Monitoring Proton Exchange and Triplet States with Fluorescence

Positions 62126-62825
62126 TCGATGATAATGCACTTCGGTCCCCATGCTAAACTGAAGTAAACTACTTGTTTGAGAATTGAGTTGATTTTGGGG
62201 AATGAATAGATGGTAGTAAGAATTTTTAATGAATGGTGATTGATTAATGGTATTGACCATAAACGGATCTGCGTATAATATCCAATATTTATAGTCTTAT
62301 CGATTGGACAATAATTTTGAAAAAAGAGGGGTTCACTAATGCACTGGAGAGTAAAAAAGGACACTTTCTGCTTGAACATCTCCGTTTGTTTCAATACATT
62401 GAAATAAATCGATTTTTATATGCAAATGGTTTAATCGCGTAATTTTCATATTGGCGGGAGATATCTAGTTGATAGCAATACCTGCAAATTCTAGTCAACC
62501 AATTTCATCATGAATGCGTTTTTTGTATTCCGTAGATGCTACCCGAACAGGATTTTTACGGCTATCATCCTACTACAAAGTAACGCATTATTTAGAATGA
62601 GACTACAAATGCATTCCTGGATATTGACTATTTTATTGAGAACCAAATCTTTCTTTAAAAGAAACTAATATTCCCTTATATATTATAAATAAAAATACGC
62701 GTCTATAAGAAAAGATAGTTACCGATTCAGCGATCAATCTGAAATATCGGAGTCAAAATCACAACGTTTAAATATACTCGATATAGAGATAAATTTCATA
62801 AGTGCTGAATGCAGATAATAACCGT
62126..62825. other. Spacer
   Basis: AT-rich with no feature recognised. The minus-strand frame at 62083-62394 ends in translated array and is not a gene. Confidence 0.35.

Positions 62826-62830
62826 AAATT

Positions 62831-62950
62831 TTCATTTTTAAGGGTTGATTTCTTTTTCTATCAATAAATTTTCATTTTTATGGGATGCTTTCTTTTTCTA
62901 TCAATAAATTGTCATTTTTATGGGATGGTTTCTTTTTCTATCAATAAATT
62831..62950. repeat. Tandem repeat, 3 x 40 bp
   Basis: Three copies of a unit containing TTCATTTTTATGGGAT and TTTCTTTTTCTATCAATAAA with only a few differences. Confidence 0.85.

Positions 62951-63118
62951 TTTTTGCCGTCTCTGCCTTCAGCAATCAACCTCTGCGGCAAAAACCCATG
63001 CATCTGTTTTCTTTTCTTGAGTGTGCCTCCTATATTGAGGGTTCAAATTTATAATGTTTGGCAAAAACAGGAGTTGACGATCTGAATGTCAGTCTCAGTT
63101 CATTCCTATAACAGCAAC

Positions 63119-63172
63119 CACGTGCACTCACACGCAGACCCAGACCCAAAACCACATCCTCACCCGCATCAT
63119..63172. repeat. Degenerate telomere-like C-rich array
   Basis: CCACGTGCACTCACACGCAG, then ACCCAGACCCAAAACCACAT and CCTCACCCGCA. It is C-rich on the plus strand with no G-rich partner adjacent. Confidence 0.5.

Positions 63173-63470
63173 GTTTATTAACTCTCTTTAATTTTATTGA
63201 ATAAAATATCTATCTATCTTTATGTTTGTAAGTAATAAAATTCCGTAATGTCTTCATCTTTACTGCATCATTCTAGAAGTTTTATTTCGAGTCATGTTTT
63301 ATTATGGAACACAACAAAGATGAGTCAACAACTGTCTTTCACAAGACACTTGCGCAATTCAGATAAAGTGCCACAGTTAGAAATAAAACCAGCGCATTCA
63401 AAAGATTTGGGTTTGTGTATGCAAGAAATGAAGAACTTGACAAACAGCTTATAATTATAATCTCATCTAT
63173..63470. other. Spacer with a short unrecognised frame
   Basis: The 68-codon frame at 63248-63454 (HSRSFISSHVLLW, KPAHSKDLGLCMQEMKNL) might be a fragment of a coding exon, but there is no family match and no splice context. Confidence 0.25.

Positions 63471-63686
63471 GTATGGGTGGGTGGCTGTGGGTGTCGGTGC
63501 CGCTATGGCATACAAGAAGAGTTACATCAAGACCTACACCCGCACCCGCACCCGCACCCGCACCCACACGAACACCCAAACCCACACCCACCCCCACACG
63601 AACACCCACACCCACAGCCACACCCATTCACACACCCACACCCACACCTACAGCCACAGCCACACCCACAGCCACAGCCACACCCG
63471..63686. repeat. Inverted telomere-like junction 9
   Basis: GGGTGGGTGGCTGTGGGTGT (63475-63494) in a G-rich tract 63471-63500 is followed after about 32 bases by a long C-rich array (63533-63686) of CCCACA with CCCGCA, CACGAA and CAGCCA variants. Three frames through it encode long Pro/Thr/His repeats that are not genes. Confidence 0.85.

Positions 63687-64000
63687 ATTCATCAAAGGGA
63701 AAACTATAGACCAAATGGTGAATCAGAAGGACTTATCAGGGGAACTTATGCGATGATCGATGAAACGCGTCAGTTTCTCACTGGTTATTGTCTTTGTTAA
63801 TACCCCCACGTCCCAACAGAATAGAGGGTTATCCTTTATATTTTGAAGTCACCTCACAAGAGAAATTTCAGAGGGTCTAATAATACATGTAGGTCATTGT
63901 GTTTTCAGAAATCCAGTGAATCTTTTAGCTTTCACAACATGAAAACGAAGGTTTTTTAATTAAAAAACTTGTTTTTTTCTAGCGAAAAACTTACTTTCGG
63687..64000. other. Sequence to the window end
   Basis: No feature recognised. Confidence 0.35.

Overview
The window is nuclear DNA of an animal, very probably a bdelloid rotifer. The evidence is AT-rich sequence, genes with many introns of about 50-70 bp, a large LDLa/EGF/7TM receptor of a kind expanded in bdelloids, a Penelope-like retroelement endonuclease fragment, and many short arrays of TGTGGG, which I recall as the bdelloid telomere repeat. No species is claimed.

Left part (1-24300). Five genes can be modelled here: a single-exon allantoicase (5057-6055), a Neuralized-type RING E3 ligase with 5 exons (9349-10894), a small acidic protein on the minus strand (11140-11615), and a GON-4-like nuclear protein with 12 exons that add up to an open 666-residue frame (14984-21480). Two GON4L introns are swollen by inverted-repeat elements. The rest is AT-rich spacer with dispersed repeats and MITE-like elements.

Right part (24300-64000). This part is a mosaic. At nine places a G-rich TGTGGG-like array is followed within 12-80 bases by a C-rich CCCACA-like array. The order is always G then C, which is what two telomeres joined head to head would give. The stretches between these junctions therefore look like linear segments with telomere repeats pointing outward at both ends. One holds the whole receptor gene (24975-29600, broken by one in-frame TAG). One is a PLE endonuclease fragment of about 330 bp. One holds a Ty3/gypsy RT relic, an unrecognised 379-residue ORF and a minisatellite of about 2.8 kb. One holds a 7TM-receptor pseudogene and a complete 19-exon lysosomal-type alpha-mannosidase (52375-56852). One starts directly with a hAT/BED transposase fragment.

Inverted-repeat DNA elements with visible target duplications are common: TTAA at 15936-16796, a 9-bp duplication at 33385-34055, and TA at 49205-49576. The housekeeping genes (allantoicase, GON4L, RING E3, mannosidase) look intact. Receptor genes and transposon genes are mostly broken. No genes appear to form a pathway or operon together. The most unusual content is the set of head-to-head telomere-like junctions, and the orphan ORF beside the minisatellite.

Abstract: Fluorescent molecules commonly shift to transient dark states, induced bylight or triggered by chemical reactions. The transient dark states can beused as probes of the local environment surrounding the fluorescent molecules,and are therefore attractive for use in biomolecular applications. Thisthesis explores the use and development of novel fluorescence spectroscopictechniques for monitoring transient dark states.This work demonstrates that kinetic information regarding photoinduced transient dark states of fluorescent molecules can be obtained from the time-averaged fluorescence intensity of fluorescent molecules subject totemporally modulated illumination. Methods based on this approach havethe advantage that the light detectors can have a low time resolution, which allows for parallelization and screening of biomolecular interactions withhigh throughput. Transient state images are presented displaying local environmental differences such as those in oxygen concentration and quencher accessibility.Analysis of the fluorescence intensity fluctuations resulting from thetransitions to and from transient dark states can be used to obtain information regarding the transition rates and occupancy of the transient darkstates. Fluorescence fluctuation analysis was used to reveal rates of protonbinding and debinding to single fluorescent molecules located close to biological membranes and protein surfaces. The results from these studies show that the proton exchange rate increases dramatically when the fluorescent molecule is close to the membrane.
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